“Lie Like a Lion,” a piece for one dancer and two musicians, plays out on two different tracks. In one, Yasmeen Godder confronts the past – in the form of objects and costumes she used in earlier works – and examines them anew, open to discovering new narratives and being attuned to where these objects now echo in her body. The second track is an encounter in the present time, with the live music. A sound can ignite a memory, as if to point to an opening to the past. At the same time, the music is independent, and uninviting – not allowing the dancer to return to familiar places. The music conducts a dialogue that simultaneously helps the dancer and undermines her.
Despite all this, in the eye of the beholder it is the same Godder. She remains a witch who still enjoys casting a spell on herself. As soon as she enters this state of consciousness, her body fills to bursting with energy and can hardly contain its vitality. It writhes into asymmetrical, slightly distorted forms. Rigid feet turned inward, or fingers splayed out like needles protruding from the body. When she sails across the stage in mad exuberance, it puts one in mind of a wild horse, and when her movements turn more quiet and inward, one can discern a sly smile on her face and a twinkle in her eye at the thought of what she is about to unleash next. She dances a manipulative duet with pianist Matan Daskal as she indulges in a cigarette. But the smoke that rises from her mouth really comes from the witch’s inner fire. It wouldn’t have surprised me if this smoke was colored red or toxic green.
The section in which she attempts to forgo strength and expose weakness is most intriguing. She lightly prowls about for a good while, hands tightening and releasing like gills taking in and releasing air. Her hands lift up, as if reaching a new stage of emptying out, and she opens the valve of the mouth to accelerate the process. The sounds that emanate from within her perhaps signal that the end is near. And then just at the last moment when the line is about to be crossed, the body fills with fresh and forceful energy, and returns to earlier movement motifs.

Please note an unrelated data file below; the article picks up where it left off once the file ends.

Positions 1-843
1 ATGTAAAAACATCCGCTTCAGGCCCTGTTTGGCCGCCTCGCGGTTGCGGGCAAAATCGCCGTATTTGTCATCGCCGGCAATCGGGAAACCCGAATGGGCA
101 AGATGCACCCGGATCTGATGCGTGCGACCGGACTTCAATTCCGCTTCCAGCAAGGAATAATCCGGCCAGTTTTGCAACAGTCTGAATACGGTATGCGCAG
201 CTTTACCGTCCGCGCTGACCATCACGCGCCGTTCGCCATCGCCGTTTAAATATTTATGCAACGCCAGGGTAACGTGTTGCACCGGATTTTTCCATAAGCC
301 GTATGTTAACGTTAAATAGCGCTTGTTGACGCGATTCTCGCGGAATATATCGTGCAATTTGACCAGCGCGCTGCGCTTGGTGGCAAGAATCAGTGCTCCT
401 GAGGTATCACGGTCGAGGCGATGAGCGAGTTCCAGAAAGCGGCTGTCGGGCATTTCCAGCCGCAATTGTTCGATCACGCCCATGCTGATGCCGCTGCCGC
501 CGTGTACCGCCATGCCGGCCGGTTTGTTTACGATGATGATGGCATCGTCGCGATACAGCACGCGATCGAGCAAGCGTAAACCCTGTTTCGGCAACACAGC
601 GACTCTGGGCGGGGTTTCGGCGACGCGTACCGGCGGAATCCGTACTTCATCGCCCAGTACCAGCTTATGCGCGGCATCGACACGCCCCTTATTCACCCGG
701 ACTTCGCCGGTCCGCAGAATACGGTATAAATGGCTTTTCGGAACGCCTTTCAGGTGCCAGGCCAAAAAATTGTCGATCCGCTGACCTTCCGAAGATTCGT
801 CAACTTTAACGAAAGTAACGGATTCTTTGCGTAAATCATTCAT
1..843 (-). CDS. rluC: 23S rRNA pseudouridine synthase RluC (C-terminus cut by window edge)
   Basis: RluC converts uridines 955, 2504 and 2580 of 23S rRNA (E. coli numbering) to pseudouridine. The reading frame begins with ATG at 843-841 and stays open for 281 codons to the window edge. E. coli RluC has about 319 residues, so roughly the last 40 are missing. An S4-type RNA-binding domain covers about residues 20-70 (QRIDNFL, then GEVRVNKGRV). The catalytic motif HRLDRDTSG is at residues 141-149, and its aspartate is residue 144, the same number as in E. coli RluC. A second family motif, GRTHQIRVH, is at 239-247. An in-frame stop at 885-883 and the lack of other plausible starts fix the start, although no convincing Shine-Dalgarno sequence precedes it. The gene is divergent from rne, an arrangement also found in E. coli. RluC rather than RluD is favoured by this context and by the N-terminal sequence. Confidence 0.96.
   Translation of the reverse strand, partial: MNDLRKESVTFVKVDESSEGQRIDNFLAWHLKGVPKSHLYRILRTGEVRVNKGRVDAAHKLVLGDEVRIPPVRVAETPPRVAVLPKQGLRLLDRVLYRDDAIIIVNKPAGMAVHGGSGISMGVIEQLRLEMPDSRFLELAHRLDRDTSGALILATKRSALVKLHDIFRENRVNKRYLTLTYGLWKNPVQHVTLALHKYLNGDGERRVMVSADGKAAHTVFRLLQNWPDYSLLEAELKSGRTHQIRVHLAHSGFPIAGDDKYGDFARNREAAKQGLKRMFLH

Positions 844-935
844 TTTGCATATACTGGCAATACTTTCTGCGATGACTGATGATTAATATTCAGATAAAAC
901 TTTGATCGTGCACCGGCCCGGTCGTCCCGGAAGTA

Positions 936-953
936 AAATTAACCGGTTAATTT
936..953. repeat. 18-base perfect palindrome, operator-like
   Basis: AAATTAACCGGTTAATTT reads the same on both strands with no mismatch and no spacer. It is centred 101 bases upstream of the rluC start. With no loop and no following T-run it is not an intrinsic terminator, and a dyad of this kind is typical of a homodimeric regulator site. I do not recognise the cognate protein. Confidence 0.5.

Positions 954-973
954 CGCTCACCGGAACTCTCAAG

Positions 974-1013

When is she soft? Only in those moments when she wears a marvelous lion’s mask – the gaping mouth, sharp teeth and knowing look in the eyes. Donning the mask of the king of the forest, she allows her torso to soften; she lets go of her inner defenses. Gingerly she advances on all fours toward the musicians, nuzzling against their legs, seeking human touch, lying on her back with her limbs held straight up.
Another element in this work, as in all her previous work, is gender. She puts on layers of clothes from earlier dances. First, it’s a corset of matchboxes (from the 1999 work “Aleena’s Wall”); to this is attached a rubber brassiere (from “Two Playful Pink” in 2003), and atop all of that comes a whole collection of items from “See Her Change” (2013). Adorned in all these colorful layers, she looks like a postmodern fertility goddess. Enjoying every second of the grotesque, scratching her bottom with her bare leg, submitting to the male gaze. Then she peels off all the layers and strikes a femme fatale pose on a bed of furs, as if just waiting for a passerby to fall into her sweet trap.
As in all her earlier works, here too she plays with death, this time in the form of a large knife, the ritual carving knife. A knife with which to commit hara-kiri, or to stab at the neck and eyes. On the television screen at the front of the stage, on which a movie of past rehearsals is seen, Daskal is seen clutching a knife. He gently passes it over the body, sketching a map, as if searching for just the right point to do what must be done. And as in Godder’s earlier works, the killing is done in a most unexpected place, with Daskal grabbing the knife next to the television and stabbing the lion. Godder crawls out. The ceremony has come to an end.
As the narrative loops play out, Godder is consistently a tremendous performer.